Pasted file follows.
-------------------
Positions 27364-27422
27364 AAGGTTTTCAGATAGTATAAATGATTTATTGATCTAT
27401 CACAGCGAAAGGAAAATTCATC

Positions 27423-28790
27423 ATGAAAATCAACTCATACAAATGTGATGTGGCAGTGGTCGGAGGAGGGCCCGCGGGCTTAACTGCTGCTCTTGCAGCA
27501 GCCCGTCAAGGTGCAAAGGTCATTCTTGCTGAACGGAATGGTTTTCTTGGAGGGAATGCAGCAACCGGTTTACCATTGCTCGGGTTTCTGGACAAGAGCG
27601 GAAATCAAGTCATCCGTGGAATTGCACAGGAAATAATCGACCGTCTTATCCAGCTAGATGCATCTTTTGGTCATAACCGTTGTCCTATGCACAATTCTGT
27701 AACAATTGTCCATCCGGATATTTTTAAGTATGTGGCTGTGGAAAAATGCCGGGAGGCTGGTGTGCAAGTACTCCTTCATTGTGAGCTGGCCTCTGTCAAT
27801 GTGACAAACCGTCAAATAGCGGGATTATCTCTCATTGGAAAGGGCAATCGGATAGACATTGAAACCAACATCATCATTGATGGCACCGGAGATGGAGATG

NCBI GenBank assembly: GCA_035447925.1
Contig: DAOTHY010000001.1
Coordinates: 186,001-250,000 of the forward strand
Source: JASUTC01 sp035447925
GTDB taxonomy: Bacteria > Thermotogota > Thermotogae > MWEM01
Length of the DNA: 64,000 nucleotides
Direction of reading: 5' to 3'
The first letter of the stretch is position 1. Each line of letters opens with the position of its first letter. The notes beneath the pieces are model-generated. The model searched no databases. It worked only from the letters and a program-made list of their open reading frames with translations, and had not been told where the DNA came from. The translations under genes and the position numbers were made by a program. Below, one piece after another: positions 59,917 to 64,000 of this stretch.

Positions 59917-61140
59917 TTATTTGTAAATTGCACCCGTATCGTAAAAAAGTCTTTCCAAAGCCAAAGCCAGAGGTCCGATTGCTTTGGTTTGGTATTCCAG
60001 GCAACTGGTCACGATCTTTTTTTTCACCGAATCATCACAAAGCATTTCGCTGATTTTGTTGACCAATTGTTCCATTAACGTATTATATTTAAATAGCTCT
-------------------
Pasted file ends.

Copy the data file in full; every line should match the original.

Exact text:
Positions 27364-27422
27364 AAGGTTTTCAGATAGTATAAATGATTTATTGATCTAT
27401 CACAGCGAAAGGAAAATTCATC

Positions 27423-28790
27423 ATGAAAATCAACTCATACAAATGTGATGTGGCAGTGGTCGGAGGAGGGCCCGCGGGCTTAACTGCTGCTCTTGCAGCA
27501 GCCCGTCAAGGTGCAAAGGTCATTCTTGCTGAACGGAATGGTTTTCTTGGAGGGAATGCAGCAACCGGTTTACCATTGCTCGGGTTTCTGGACAAGAGCG
27601 GAAATCAAGTCATCCGTGGAATTGCACAGGAAATAATCGACCGTCTTATCCAGCTAGATGCATCTTTTGGTCATAACCGTTGTCCTATGCACAATTCTGT
27701 AACAATTGTCCATCCGGATATTTTTAAGTATGTGGCTGTGGAAAAATGCCGGGAGGCTGGTGTGCAAGTACTCCTTCATTGTGAGCTGGCCTCTGTCAAT
27801 GTGACAAACCGTCAAATAGCGGGATTATCTCTCATTGGAAAGGGCAATCGGATAGACATTGAAACCAACATCATCATTGATGGCACCGGAGATGGAGATG

NCBI GenBank assembly: GCA_035447925.1
Contig: DAOTHY010000001.1
Coordinates: 186,001-250,000 of the forward strand
Source: JASUTC01 sp035447925
GTDB taxonomy: Bacteria > Thermotogota > Thermotogae > MWEM01
Length of the DNA: 64,000 nucleotides
Direction of reading: 5' to 3'
The first letter of the stretch is position 1. Each line of letters opens with the position of its first letter. The notes beneath the pieces are model-generated. The model searched no databases. It worked only from the letters and a program-made list of their open reading frames with translations, and had not been told where the DNA came from. The translations under genes and the position numbers were made by a program. Below, one piece after another: positions 59,917 to 64,000 of this stretch.

Positions 59917-61140
59917 TTATTTGTAAATTGCACCCGTATCGTAAAAAAGTCTTTCCAAAGCCAAAGCCAGAGGTCCGATTGCTTTGGTTTGGTATTCCAG
60001 GCAACTGGTCACGATCTTTTTTTTCACCGAATCATCACAAAGCATTTCGCTGATTTTGTTGACCAATTGTTCCATTAACGTATTATATTTAAATAGCTCT